Most US studies have investigated reliability on a joint by joint basis. Few have assessed reliability of a summation of scores for a selected group of joints. Naredo et al. assessed within scan intra-reader reliability with a resultant excellent ICC value of 0.99 [10] for summated 4-point semi-quantitative PDUS imaging of 28 joints, called the 'overall US joint index for power Doppler signal'. Backhaus et al. [31] developed a composite US score called the 'German US7 score'. They measured HFUS synovitis and PD synovitis using 4-point semi-quantitative scales in seven joints and the within scan inter-reader reliability kappa value was 0.6. Arguably the most robust measure of reliability is the 'parallel scan inter-reader' (included in our study) because it is a comparison between two ultrasonographer-readers scanning the same patient. The images are read independently, as might be the case in multi-site clinical trials using the same model of US machine and settings. As expected the overall reproducibility for parallel scan inter-reader reliability was lower than within scan inter-reader reliability; the difference between these two methods most likely representing the loss of concordance due to image acquisition. A similar observation was reported by Kamishima et al. [32]. Despite this shortfall, in the current study good agreement was observed for the overall parallel scan inter-reader reliability. The overall parallel scan intra-reader reliability was strongest demonstrating the potential advantage of one ultrasonographer acquiring and reading the scans at a single site.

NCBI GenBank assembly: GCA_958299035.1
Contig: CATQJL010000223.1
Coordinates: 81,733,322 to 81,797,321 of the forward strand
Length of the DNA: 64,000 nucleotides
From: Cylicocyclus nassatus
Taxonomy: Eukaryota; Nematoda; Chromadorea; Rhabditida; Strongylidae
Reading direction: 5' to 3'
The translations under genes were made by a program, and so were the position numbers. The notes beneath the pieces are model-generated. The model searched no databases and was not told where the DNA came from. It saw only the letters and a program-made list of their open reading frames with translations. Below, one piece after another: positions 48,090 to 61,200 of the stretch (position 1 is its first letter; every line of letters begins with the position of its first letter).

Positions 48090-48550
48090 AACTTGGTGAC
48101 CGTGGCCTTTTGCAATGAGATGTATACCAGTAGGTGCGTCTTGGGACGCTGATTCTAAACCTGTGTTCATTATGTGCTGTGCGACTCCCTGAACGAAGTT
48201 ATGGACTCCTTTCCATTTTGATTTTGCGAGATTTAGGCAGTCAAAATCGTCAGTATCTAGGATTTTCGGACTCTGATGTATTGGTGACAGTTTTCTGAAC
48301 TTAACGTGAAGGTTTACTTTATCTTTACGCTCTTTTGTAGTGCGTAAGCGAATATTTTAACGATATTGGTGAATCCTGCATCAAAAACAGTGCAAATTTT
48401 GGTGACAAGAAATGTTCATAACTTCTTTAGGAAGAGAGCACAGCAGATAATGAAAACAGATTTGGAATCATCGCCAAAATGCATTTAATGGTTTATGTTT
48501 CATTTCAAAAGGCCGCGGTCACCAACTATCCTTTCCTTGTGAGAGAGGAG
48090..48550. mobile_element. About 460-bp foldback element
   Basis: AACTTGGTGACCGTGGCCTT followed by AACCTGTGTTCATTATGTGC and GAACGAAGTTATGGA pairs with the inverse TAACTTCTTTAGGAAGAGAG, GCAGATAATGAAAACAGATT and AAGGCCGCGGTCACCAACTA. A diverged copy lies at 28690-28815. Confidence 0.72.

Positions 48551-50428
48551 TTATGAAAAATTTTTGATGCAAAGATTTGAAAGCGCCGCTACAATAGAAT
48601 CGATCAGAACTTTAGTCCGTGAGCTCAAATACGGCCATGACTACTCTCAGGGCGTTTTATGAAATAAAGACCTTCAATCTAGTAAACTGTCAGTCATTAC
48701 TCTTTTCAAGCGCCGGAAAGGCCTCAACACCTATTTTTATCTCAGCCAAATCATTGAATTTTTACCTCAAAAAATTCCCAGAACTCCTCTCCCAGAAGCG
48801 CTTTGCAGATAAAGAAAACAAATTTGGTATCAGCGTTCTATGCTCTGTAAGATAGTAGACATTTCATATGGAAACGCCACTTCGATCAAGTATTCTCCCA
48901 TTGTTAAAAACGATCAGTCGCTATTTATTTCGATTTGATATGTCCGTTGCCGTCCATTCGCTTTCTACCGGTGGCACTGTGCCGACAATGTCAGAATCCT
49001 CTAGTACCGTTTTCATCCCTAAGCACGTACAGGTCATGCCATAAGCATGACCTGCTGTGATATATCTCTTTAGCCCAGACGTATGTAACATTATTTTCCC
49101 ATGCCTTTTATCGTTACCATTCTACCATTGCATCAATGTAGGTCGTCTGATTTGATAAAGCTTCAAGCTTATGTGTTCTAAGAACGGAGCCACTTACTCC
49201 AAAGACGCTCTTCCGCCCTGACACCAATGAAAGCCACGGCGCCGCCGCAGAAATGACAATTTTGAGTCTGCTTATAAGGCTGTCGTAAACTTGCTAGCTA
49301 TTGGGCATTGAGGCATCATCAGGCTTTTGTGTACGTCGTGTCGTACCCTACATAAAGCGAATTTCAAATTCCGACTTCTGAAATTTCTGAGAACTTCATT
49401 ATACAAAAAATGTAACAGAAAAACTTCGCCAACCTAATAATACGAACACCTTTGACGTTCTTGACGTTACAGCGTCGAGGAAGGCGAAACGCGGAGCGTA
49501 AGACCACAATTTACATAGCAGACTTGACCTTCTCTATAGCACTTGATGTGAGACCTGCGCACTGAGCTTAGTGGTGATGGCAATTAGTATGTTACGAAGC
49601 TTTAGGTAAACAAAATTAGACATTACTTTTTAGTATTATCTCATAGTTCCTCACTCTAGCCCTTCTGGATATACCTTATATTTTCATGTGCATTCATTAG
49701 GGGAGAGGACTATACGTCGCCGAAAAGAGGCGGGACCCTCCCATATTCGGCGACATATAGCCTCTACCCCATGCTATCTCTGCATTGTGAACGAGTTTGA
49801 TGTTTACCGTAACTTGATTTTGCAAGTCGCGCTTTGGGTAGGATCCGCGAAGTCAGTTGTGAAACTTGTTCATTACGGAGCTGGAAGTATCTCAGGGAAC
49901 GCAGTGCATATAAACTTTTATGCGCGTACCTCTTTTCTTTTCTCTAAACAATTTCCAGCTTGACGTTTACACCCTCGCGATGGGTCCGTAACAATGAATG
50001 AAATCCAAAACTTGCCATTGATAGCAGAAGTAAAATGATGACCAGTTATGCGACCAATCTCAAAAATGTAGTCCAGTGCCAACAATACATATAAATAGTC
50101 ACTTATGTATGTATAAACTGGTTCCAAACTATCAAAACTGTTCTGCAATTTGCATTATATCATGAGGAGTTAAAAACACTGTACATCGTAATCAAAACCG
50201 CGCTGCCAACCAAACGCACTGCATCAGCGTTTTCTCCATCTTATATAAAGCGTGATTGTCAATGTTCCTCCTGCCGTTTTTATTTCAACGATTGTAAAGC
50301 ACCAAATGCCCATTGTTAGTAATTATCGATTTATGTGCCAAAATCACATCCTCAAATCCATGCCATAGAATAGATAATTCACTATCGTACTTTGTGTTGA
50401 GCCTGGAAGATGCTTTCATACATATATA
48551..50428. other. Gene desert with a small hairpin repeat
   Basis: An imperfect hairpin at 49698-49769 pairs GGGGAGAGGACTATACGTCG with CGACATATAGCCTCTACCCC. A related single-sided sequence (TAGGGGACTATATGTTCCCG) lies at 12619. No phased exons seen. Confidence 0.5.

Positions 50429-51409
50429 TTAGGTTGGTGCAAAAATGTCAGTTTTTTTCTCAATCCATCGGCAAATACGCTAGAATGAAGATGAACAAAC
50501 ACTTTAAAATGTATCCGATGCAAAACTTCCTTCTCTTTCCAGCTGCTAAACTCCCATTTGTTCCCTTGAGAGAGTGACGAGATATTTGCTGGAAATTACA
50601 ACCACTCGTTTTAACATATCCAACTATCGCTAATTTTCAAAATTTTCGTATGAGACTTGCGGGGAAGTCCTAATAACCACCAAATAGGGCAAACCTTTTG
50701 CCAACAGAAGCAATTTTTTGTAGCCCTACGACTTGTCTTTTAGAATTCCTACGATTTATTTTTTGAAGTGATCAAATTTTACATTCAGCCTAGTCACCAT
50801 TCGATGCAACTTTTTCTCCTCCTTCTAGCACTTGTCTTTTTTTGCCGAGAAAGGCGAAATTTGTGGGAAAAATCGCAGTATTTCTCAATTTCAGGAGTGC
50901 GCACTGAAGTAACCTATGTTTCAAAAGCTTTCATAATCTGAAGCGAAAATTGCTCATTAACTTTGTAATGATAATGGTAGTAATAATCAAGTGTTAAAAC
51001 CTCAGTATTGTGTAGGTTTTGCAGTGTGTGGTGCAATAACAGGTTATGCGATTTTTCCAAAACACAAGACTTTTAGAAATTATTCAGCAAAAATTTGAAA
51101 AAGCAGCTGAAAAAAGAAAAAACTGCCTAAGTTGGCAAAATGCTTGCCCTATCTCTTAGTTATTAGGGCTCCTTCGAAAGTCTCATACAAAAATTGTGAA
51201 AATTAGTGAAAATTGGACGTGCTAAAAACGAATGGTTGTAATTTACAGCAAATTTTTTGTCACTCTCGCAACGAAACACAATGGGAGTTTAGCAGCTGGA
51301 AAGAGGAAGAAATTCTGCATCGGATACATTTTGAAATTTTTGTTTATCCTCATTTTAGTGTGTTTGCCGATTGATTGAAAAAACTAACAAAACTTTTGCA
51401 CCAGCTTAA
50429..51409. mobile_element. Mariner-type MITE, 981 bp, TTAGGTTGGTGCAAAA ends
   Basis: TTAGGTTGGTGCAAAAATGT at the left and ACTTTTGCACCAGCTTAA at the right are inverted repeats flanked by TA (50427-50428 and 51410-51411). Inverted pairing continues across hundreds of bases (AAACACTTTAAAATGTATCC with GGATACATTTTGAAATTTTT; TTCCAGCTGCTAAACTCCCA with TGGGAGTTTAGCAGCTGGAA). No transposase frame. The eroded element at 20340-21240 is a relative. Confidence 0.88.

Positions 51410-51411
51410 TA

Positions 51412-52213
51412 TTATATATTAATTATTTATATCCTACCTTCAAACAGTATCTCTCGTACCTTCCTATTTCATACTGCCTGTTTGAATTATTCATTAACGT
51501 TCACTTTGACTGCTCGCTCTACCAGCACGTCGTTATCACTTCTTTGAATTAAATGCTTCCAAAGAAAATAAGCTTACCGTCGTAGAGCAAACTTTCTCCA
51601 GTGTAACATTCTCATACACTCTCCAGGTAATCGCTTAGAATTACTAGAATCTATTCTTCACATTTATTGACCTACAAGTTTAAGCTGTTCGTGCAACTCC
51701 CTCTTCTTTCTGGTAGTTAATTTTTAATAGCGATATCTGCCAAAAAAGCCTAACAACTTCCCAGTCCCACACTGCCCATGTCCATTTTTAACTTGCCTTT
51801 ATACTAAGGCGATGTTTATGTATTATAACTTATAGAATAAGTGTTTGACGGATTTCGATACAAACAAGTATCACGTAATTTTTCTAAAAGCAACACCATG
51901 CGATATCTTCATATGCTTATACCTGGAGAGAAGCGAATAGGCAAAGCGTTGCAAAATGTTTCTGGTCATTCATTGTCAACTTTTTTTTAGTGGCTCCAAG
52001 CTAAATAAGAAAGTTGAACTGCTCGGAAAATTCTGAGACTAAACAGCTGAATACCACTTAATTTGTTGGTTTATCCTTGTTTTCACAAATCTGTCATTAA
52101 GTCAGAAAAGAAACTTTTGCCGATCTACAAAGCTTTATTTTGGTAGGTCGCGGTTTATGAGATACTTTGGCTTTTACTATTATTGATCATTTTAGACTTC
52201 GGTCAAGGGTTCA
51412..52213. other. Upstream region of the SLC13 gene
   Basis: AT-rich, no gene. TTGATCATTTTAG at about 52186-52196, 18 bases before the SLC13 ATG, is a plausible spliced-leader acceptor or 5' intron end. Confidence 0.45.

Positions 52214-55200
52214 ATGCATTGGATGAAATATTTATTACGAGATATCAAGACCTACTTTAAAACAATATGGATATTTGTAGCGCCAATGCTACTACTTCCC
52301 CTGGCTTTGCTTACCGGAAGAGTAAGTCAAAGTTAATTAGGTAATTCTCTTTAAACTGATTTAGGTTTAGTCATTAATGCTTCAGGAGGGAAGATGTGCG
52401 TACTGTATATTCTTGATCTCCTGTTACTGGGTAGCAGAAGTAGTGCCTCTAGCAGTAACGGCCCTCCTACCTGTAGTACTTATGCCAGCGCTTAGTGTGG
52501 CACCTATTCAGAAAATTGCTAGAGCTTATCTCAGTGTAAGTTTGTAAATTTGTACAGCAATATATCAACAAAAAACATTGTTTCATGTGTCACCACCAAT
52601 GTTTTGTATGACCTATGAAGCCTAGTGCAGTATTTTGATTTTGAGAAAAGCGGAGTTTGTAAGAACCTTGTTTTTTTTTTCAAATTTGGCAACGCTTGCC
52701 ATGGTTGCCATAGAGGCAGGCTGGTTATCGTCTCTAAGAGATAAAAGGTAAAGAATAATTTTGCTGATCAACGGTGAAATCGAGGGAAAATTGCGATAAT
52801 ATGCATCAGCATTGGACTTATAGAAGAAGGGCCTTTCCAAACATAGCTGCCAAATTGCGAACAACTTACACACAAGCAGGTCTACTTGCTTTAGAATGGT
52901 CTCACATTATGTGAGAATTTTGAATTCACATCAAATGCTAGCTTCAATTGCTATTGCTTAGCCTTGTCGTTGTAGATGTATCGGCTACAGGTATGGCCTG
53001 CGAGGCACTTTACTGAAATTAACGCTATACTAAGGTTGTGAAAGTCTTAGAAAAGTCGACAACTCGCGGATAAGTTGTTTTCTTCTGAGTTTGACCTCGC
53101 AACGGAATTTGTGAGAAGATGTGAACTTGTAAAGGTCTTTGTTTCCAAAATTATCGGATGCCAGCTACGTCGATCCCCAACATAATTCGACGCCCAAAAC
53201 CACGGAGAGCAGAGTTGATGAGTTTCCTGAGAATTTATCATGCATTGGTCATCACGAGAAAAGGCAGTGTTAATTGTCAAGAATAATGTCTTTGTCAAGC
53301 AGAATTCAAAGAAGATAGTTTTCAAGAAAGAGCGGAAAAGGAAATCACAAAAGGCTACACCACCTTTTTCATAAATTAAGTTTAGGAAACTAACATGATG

Quantitative ultrasonographic measures of synovitis demonstrated better overall reliability than semi-quantitative measures although the difference was not statistically significant. Therefore, within future studies there may still be a place for more time-consuming measures of synovitis, by computationally quantifying pixel counts, but quicker semi-quantitative scales may be an acceptable substitute. We observed that power Doppler measures of synovitis were significantly more reproducible than gray-scale measures of synovitis and we advocate that future US studies include power Doppler vascularity endpoints to deliver optimum reliability.

The dimensions of the transducers available for use in this study may have been a limitation resulting in weak inter-reader reliability (within-scan or parallel scan) for the 10MCP Trans STi and the 10MCP Trans STA. Because of the broad width of the transducer relative to the deepest point of the triangular structure (which is a narrow precise location), more than one hyperechoic line, representing bone, is often observed on the saved gray-scale image. Therefore, MS and SK may have chosen different ROIs depending on which line was selected to represent the lower border of the triangular structure, even though, from the beginning of the study, there was a consensus to use the lowest hyperechoic line.

Another limitation of our study is that the two prednisone doses were trialed in series rather than in parallel and, therefore, although comparisons can be made between treatment groups, firm conclusions are hampered. This is especially relevant when attempting to comment on the dose-response of the US endpoints to prednisone.

Due to the time constraints of scanning we restricted our US evaluation to the dorsum of the MCPJs. It may have been valuable to have assessed endpoints derived from imaging over the palmar surface also.

Conclusions